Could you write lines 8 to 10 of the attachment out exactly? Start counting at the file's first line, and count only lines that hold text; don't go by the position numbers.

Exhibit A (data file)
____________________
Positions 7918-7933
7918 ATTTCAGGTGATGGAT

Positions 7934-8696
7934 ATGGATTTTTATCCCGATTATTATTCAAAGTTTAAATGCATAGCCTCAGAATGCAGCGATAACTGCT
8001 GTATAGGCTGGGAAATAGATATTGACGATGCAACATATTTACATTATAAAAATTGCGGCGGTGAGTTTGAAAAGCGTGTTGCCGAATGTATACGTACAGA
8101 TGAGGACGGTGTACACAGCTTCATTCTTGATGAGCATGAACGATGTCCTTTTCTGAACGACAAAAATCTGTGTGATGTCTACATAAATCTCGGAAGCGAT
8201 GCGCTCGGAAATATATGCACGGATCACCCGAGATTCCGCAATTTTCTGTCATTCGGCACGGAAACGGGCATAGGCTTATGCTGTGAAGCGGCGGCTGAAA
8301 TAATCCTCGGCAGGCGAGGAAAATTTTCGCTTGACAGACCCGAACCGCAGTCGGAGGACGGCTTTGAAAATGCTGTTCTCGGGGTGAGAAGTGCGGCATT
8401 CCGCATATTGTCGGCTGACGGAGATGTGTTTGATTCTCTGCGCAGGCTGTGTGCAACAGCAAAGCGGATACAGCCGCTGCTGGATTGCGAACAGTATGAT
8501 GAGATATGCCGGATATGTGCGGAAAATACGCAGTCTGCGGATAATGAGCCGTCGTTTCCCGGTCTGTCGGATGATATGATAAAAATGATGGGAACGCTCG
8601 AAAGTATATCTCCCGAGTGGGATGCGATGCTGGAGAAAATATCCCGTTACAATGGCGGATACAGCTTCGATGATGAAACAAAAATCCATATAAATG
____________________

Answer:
8301 TAATCCTCGGCAGGCGAGGAAAATTTTCGCTTGACAGACCCGAACCGCAGTCGGAGGACGGCTTTGAAAATGCTGTTCTCGGGGTGAGAAGTGCGGCATT
8401 CCGCATATTGTCGGCTGACGGAGATGTGTTTGATTCTCTGCGCAGGCTGTGTGCAACAGCAAAGCGGATACAGCCGCTGCTGGATTGCGAACAGTATGAT
8501 GAGATATGCCGGATATGTGCGGAAAATACGCAGTCTGCGGATAATGAGCCGTCGTTTCCCGGTCTGTCGGATGATATGATAAAAATGATGGGAACGCTCG